Prosecutors won’t seek death penalty for St. George man accused of killing wife on cruise

A woman found dead aboard an Alaskan cruise ship on July 25 was identified as 39-year-old Kristy Manzanares of St. George. Her husband, Kenneth Manzanares, has been indicted for her murder. | Composite photo, St. George News

ST. GEORGE — Federal prosecutors will not seek the death penalty in the case of a St. George man accused of killing his wife during an Alaskan cruise in July.

In a court filing Friday, the U.S. Attorney’s Office announced its decision not to pursue the death penalty against 40-year-old Kenneth Manzanares, who has been charged in U.S. District Court with murder in the death of his wife, 39-year-old Kristy Manzanares, a 39-year-old mother and St. George real estate agent.

He pleaded not guilty to the first-degree murder charge.

The couple, who had been married for more than 20 years, were traveling aboard the Emerald Princess in July with a large group of family members, including the couple’s three daughters, on a weeklong cruise along the Alaskan panhandle.

Read more: FBI investigating after St. George woman murdered on cruise ship

Two days after the ship left Seattle, Kristy Manzanares was found dead in the couple’s cabin with a severe head wound, according to a criminal complaint by FBI Special Agent Michael L. Watson. Blood was reportedly spread throughout the room on multiple surfaces.

A family member saw Kenneth Manzanares with blood-stained hands and clothing and asked him what had happened, to which the complaint states Kenneth Manzanares allegedly replied, “She would not stop laughing at me.”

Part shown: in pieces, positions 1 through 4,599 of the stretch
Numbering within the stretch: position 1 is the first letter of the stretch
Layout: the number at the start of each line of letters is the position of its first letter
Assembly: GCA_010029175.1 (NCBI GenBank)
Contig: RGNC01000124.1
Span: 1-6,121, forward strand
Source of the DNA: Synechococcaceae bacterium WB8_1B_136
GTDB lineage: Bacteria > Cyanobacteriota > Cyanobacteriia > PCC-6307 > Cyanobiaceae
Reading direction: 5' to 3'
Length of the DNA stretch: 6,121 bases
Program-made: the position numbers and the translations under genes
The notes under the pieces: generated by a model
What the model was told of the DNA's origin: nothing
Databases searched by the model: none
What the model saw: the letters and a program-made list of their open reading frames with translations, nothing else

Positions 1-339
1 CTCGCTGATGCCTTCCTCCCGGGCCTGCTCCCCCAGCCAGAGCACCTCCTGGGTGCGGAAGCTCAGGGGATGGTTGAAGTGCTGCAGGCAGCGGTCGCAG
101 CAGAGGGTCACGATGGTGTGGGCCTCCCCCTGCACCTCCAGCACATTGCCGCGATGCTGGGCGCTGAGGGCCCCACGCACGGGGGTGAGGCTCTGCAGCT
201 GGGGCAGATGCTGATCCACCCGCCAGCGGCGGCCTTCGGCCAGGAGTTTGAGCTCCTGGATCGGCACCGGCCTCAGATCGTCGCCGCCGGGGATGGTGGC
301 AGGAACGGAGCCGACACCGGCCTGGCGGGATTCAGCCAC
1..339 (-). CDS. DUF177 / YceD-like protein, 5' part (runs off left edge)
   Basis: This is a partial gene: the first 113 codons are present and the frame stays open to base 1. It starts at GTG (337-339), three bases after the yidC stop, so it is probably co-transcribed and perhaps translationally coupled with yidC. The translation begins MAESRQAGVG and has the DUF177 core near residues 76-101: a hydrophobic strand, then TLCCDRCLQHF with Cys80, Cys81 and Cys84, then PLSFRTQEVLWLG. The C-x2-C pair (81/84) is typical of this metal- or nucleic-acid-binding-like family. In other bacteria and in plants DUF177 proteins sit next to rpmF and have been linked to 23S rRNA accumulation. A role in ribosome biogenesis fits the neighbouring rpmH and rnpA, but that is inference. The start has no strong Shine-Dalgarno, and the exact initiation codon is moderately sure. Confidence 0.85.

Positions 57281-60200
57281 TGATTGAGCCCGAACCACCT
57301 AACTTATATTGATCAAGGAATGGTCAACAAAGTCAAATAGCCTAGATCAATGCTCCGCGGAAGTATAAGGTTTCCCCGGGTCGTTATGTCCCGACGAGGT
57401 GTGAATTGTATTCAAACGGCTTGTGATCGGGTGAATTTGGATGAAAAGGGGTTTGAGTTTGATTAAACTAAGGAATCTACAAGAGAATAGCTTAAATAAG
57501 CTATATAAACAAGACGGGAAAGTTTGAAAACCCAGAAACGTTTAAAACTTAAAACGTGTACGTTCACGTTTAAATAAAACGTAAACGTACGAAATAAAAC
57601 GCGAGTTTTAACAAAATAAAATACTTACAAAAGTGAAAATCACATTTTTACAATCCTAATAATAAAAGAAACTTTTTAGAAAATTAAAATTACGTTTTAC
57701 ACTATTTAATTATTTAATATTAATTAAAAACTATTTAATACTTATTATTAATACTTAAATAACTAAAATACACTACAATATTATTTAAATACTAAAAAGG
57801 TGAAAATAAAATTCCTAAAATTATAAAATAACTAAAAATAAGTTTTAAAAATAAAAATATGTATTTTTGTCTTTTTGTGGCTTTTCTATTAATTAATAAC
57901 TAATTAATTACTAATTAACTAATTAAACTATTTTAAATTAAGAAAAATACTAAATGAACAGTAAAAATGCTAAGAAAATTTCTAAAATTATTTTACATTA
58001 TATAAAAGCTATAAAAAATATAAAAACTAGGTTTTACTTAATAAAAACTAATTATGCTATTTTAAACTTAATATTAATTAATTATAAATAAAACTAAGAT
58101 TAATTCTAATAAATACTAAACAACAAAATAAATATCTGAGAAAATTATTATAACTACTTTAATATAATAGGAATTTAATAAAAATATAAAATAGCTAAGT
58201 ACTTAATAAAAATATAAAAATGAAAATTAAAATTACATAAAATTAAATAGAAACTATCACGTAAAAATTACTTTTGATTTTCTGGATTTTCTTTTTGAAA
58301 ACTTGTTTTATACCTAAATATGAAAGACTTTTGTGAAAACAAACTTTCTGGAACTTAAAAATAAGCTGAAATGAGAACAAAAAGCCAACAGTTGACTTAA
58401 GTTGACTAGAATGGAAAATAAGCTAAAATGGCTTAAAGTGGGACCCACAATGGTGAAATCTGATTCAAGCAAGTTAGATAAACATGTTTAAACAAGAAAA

People surrounding the couple’s cabin, including a couple whose room overlooked their balcony, reported loud screaming, a witness on the ship told St. George News.

Read more: St. George resident on Alaskan cruise recounts night Kristy Manzanares was murdered

A jury trial is set to begin April 23 before Judge Timothy M. Burgess.

Kenneth Manzanares’ defense counsel filed an unopposed motion in October to declare the case complex and unusual, which will allow the trial to be scheduled outside the 70-day requirement pursuant to the Speedy Trial Act.

In another court filing earlier this month, attorneys said there were outstanding discovery issues in the case as the defense counsel was still awaiting a second batch of discovery including eyewitness statements, medical examiner reports and toxicology reports.

“The discovery is voluminous and currently going through the redaction process and will be available for production when completed,” the filing states.

A status conference in the case is scheduled for next week.


Persons arrested or charged are presumed innocent until found guilty in a court of law or as otherwise decided by a trier-of-fact.

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Twitter: @STGnews

Copyright St. George News, LLC, 2017, all rights reserved.

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  • ladybugavenger November 21, 2017 at 5:29 pm

    I’m not sure if I could sit on a jury and vote to execute someone. I know logically some people appear like they deserve to die. I just don’t think I could be a part of it. My heart would feel like I’m a murderer.

    Coming from thatt point of view, I can understand why they aren’t perusing it.

  • Dennis November 21, 2017 at 11:08 pm

    He must know some influential people. The murder was brutal and horrific.

  • Kyle L. November 22, 2017 at 1:14 am

    Don’t forget the part of the story where the family member had to stop him from throwing the body of his dead wife over the railing of the balcony. Very important point not mentioned in this story.

  • Sapphire November 22, 2017 at 8:43 am

    Oh goody, more tax dollars will be spent feeding, housing, and providing medical care for this guy. We put mad dogs to sleep, but evil people we sanctify and give the same value as those who are productive, decent people. When do we stop providing for the criminals and start providing better opportunities and safety for those who behave properly?

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